It’s 1949, on a Hollywood movie set where a fictionalized James Cagney is acting in White Heat, a dark gangster film from Warner Brothers. A glamorous setting, to be sure, but studio publicist Joe Bernardi sees the nitty-gritty that goes on behind the scenes. In this third installment of Peter S. Fischer’s Hollywood Murder Mysteries series, Bernardi finds himself intimately involved in a homicide case when his ex-wife is accused of shooting a movie mogul.
Fischer is no newcomer to the mystery genre. Best-known for cocreating and writing for the popular television series Murder, She Wrote, for which he received three Emmy nominations, Fischer has been honored with an Edgar Award from the Mystery Writers of America. Readers may recognize his name from the credits of television shows like Kojak, MacMillan & Wife, and Ellery Queen.
Fischer’s experience shows in Love Has Nothing to Do With It, an homage to film noir and the hard-boiled detective novel. The story is complicated—Bernardi’s ex-wife is in jail for murdering her former lover, Tyler Banks, who leaves behind a long list of disgruntled acquaintances that includes Bernardi himself—but Fischer never loses the thread. The story is intricate enough to be intriguing but not baffling.
Bernardi’s matter-of-fact voice borrows its attitude of cool observation from classic first-person narrators like Dashiell Hammett’s Sam Spade. He offers opinions on the usual suspects: the jealous husband, the corrupt cop, and several femmes fatales. Sometimes, Fischer reaches a bit in his attempt to capture the hard-boiled narrator’s voice, as when Bernardi says Banks has been “hanging around … like a lace mantilla on a Mexican grandmother.” At other times, Bernardi’s swagger is authentic and entertaining. Overall, he is a likeable sleuth, with the dogged determination to uncover the truth.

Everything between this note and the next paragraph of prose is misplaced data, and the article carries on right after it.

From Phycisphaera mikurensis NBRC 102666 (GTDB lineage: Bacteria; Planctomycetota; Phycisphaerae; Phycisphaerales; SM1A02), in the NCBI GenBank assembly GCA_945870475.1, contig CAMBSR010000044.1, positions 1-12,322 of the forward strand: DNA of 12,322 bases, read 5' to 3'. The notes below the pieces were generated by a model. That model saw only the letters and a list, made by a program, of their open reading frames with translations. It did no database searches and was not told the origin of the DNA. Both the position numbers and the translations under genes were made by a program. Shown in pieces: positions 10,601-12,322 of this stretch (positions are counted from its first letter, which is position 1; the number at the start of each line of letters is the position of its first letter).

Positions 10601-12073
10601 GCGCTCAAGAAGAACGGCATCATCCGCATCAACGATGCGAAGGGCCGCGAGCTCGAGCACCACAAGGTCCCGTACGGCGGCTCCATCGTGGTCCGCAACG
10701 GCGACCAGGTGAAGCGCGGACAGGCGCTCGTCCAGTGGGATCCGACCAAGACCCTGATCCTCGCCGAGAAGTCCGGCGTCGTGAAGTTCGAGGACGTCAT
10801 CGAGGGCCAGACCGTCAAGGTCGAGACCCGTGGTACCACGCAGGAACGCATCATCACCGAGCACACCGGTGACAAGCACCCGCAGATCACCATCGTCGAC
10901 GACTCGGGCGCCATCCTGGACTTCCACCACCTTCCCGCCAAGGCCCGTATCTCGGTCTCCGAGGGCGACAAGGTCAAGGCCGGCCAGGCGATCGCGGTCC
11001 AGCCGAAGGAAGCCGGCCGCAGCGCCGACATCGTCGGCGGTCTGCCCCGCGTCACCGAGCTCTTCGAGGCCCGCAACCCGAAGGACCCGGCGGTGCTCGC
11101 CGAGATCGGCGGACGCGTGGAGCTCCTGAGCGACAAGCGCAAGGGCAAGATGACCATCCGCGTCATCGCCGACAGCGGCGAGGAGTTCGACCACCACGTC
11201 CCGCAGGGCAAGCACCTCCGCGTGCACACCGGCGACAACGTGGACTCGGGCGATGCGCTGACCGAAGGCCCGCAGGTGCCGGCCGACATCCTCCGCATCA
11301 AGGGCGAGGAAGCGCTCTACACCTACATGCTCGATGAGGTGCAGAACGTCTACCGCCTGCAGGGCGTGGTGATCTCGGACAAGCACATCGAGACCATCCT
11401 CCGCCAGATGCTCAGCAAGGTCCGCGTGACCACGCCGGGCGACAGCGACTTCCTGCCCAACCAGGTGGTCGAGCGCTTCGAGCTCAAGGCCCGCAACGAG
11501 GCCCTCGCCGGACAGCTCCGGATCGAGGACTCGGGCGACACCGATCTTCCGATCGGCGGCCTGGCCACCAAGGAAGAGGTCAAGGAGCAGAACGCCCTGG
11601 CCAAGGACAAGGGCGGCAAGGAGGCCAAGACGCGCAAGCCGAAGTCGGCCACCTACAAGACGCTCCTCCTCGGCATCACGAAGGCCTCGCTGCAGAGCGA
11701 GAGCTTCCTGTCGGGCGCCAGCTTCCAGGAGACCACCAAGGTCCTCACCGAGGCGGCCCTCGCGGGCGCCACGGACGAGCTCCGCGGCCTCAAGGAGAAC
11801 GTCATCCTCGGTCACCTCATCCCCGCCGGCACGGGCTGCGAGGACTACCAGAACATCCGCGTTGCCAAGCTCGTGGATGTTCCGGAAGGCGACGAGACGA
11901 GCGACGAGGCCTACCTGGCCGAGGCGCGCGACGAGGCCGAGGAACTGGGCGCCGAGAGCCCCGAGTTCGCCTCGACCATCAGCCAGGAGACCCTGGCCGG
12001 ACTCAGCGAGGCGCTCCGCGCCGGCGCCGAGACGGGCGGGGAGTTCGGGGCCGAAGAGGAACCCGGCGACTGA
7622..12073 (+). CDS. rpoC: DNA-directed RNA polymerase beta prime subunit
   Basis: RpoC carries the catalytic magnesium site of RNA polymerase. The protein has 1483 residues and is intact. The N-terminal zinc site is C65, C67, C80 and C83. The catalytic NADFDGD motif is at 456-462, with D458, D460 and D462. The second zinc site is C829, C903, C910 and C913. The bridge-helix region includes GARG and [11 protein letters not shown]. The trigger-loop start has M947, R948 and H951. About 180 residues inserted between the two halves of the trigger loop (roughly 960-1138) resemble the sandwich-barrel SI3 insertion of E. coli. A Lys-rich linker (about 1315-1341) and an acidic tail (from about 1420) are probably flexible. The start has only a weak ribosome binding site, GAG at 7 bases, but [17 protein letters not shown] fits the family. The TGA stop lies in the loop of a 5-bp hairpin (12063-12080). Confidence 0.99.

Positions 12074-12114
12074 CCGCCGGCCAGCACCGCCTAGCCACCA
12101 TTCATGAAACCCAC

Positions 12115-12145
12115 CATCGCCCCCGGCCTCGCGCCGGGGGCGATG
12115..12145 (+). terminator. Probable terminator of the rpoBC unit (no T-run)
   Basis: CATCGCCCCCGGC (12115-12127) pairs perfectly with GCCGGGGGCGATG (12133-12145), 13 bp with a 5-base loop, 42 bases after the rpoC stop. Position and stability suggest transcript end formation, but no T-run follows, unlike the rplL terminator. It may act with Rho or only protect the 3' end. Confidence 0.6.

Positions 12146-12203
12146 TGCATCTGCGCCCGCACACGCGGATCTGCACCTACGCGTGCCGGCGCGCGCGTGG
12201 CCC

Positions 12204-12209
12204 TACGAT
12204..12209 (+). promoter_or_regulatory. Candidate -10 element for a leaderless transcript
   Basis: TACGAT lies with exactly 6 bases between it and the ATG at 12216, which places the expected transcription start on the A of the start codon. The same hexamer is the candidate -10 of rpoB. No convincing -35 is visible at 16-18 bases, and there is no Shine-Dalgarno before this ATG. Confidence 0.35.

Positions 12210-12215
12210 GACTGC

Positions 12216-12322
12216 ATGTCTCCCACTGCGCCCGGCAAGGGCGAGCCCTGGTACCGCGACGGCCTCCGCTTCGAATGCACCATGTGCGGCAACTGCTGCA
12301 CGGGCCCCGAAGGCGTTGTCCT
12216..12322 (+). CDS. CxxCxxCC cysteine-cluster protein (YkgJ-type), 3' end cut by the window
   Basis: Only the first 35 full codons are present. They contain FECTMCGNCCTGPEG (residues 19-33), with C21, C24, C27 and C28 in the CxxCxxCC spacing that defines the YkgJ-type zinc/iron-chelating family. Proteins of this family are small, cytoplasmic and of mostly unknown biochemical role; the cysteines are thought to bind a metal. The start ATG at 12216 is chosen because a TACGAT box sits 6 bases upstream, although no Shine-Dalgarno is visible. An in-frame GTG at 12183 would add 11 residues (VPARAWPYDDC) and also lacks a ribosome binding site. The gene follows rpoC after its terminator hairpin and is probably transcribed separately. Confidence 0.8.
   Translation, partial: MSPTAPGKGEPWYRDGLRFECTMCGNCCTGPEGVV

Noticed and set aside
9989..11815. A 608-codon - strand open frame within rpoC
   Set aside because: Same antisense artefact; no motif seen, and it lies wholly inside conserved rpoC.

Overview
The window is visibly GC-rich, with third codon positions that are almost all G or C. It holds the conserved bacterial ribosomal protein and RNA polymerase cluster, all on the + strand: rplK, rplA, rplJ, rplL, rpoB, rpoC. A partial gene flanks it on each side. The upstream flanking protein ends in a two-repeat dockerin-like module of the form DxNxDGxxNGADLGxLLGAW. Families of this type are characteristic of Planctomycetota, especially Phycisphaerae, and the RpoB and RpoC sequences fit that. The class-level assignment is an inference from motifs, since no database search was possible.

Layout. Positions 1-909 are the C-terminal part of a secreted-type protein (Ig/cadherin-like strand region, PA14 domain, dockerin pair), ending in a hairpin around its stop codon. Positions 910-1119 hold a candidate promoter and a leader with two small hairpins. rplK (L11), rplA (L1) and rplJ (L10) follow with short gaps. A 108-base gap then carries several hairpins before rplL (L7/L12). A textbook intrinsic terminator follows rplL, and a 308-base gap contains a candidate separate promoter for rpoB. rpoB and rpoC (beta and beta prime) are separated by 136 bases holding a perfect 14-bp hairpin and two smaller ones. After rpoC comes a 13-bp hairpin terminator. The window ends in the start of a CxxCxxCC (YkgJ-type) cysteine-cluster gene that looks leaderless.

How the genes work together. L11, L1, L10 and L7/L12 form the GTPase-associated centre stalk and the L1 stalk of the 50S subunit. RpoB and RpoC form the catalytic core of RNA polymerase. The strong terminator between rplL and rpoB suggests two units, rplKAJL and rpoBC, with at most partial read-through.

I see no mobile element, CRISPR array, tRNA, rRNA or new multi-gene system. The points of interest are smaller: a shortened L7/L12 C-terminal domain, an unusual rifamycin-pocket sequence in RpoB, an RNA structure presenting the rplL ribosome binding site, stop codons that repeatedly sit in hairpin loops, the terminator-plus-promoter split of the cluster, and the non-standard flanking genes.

None of the characters is drawn in depth, but readers will recognize and remember everyone, from alcoholic ex-wife Lydia to cagey real-estate magnate Sean Flaherty and shady former business partner Jake Pepper. They all have reasons to want Tyler Banks gone, and the real culprit only becomes clear at the very end. Fischer keeps the tension alive by not going full bore on every page. Instead, he inserts occasional scenes of comic relief that keep the reader off-balance and ensure that each revelation will be a surprise.
Period details lend an authenticity to the setting. In one scene, a jukebox plays Frankie Lane songs, and in another Dinah Shore sings on the radio. Bernardi is offended by the high price of parking in Burbank—25 cents—which adds to the nostalgic feeling. Fischer knows the era well, as evidenced by earlier titles in the Hollywood series like We Don’t Need No Stinking Badges and Jezebel in Blue Satin, set in 1947 and 1948, respectively.
While the outcome of the Tyler Banks murder is an unknown until the final pages of the current title, we do know that Joe Bernardi will survive at least until 1950, when further adventures await him in the forthcoming Everybody Wants an Oscar.
Sheila M. Trask
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